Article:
How cute is that?
In the last two "cat words" posts, we looked at names for orange tabby cats, and now we are going to mix in some black and white, and look at calico cats. Is the kitten above dreaming of exotic India? That is where the word "calico" comes from.
The city now known as Kozhikode on the southwest coast of India was called in Malayalam Kōlịkōdụ, and in the 16th century it was the second busiest port for trade between Europe and India. In English, the city was called "Calicut".
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One of the items that India exported to England through this port was cotton fabric, so that by the time Samuel Johnson wrote his dictionary in the mid-1700s, what he described as
‘an Indian stuff made of cotton, sometimes stained with gay and beautiful colours’was known as "Calicut cloth" or, in something more closely approximating the original language, "calico cloth", often shortened to "calico".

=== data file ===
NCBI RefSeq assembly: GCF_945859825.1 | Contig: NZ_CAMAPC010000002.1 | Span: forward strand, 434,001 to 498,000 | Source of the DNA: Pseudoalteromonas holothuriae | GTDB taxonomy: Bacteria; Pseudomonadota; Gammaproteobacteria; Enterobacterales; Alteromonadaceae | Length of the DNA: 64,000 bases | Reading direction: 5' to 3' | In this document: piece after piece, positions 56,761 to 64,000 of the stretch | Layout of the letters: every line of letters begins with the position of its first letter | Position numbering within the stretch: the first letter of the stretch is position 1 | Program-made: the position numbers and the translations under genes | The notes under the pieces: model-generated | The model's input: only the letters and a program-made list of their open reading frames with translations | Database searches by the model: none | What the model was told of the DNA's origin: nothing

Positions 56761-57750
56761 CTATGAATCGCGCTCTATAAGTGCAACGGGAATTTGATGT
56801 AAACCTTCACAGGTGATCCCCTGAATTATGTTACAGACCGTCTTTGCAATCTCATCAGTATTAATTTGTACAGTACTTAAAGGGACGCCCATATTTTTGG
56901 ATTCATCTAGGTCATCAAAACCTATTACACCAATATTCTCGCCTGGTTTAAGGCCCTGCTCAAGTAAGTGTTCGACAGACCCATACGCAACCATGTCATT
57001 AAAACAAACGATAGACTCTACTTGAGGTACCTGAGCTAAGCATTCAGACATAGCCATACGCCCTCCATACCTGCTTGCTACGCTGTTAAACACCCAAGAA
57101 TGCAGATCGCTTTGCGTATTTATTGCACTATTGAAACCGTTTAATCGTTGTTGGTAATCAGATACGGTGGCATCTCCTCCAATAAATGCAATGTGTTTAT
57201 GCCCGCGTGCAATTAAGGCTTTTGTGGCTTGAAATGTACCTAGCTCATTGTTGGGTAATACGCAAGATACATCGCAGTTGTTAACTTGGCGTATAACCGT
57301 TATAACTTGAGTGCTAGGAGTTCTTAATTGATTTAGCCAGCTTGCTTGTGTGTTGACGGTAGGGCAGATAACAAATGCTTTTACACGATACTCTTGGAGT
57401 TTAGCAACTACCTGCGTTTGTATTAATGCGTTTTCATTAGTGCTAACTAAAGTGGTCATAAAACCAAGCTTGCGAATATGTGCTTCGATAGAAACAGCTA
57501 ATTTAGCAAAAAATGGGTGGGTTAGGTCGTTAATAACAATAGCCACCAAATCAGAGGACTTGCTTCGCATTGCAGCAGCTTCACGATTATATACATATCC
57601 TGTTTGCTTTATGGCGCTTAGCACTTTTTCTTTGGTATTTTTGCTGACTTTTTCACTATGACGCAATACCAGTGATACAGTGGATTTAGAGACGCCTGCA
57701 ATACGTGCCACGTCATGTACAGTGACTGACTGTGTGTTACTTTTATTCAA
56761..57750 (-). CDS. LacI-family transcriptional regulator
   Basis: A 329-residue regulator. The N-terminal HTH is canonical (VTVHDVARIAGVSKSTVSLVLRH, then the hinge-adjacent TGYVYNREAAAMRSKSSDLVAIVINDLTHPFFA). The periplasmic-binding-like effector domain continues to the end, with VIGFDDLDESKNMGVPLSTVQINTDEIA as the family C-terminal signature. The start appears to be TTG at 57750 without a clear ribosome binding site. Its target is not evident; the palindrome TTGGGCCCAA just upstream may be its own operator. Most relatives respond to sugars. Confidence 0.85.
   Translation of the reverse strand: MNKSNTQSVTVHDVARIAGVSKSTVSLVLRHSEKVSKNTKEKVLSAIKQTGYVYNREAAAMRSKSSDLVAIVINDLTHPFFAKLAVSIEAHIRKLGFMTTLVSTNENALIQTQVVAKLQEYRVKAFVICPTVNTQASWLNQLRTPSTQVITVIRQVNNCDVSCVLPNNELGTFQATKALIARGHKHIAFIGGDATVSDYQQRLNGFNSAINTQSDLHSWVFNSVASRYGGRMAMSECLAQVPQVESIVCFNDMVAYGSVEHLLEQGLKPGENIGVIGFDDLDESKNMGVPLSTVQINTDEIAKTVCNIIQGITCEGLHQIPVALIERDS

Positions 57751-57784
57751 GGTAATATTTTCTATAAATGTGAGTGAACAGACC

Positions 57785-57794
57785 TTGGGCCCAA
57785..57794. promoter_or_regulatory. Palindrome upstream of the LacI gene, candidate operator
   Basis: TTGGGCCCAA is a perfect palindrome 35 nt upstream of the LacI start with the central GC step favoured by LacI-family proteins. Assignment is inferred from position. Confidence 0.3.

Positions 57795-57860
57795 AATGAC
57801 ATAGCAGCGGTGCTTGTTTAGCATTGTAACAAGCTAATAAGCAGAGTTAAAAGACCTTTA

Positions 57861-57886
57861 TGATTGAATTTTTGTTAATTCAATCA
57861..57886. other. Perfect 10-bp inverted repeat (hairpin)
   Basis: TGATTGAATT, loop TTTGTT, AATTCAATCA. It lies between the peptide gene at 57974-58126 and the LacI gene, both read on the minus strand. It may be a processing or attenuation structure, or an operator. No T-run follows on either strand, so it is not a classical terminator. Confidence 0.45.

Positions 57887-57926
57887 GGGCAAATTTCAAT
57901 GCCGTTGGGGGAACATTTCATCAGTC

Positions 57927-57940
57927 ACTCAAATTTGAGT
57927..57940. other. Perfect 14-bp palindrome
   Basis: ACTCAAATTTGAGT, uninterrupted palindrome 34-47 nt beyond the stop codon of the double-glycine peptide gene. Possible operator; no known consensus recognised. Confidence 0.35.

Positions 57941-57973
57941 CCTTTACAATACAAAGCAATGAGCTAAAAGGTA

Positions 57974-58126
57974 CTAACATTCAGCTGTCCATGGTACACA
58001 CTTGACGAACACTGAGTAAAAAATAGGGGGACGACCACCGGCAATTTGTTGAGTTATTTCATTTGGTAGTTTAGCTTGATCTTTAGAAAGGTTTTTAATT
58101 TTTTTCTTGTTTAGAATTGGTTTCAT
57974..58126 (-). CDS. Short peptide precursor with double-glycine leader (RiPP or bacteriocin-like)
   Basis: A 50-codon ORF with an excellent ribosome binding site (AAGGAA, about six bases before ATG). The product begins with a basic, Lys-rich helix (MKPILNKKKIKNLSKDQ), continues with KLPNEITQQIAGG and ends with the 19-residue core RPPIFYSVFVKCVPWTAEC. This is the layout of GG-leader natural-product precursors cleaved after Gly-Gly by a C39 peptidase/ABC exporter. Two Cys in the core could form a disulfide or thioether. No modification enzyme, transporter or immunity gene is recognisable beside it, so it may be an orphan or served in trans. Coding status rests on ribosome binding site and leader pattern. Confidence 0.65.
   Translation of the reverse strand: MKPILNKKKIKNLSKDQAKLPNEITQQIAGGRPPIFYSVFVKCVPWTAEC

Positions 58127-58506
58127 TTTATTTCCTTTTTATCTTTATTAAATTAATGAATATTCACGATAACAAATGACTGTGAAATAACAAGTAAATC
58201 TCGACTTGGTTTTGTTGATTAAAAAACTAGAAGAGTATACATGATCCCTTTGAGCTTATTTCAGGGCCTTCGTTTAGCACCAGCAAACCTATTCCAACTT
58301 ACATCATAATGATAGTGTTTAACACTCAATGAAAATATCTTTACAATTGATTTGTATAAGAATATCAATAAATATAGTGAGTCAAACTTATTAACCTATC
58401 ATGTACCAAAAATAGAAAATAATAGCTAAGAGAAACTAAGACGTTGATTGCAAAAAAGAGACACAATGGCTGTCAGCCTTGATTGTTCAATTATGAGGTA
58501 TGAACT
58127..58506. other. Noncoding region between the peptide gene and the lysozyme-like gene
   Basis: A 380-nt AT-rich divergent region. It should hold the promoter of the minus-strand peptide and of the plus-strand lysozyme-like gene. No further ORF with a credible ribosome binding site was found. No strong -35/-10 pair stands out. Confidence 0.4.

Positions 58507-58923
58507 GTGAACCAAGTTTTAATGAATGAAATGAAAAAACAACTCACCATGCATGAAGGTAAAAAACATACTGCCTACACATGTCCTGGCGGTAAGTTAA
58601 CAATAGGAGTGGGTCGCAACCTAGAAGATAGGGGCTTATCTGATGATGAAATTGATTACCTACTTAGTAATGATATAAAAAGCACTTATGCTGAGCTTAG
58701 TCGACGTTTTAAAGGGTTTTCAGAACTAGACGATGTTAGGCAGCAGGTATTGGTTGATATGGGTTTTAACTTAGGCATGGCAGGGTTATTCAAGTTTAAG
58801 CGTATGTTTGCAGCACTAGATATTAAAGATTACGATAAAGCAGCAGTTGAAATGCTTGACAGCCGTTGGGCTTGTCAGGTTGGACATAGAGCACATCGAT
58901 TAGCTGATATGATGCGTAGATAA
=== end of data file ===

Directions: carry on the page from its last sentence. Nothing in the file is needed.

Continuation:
In England, "calico" applied to any cotton, plain or printed, but in the US, the word came to apply specifically to multicoloured printed cottons, which were a specialty of India. In the early 1800s, Americans started to apply the name "calico" to other multicoloured things, especially piebald horses.
By the 1890s, those so-common cats with their patches of orange, white, and black, which were obviously just crying out for a descriptive name, also became "calico".
I believe that calico cats are more commonly called that in North America than in Britain. If you are a British English speaker, please let me know if this is true, and what other word you might use for this colour of cat.
Almost all calico cats are female, so you would be very unlikely to run across a calico version of our next month's cat word: tomcat.For the origins of the word "tabby", click here.
For "marmalade", click here.
For "ginger", click here.
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